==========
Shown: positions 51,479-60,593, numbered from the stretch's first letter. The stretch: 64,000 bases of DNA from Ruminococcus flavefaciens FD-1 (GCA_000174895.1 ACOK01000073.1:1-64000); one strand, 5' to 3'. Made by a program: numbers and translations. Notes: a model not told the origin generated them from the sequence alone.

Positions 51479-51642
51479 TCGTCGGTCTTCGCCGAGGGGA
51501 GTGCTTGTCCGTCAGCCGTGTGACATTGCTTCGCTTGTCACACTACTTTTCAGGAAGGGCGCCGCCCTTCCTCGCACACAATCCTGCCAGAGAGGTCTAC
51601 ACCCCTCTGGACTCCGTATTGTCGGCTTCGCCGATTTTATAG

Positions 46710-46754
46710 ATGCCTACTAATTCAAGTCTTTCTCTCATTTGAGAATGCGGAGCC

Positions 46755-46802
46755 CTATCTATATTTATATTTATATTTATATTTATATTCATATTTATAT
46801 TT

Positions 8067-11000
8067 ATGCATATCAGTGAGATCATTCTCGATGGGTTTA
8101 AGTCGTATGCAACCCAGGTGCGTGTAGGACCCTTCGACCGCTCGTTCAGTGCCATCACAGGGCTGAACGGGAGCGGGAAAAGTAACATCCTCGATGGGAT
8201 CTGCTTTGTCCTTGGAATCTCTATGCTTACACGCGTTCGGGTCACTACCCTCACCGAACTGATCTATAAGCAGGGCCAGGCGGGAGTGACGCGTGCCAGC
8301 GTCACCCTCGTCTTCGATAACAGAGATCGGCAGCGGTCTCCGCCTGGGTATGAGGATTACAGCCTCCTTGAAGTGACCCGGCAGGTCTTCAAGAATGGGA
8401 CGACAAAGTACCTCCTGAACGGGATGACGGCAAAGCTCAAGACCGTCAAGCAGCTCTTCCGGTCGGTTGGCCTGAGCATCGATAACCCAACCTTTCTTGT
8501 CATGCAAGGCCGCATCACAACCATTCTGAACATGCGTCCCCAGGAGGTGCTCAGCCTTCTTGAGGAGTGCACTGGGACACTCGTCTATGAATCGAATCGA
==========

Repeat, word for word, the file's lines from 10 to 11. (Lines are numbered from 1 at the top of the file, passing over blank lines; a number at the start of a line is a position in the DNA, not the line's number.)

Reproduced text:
46801 TT

Positions 8067-11000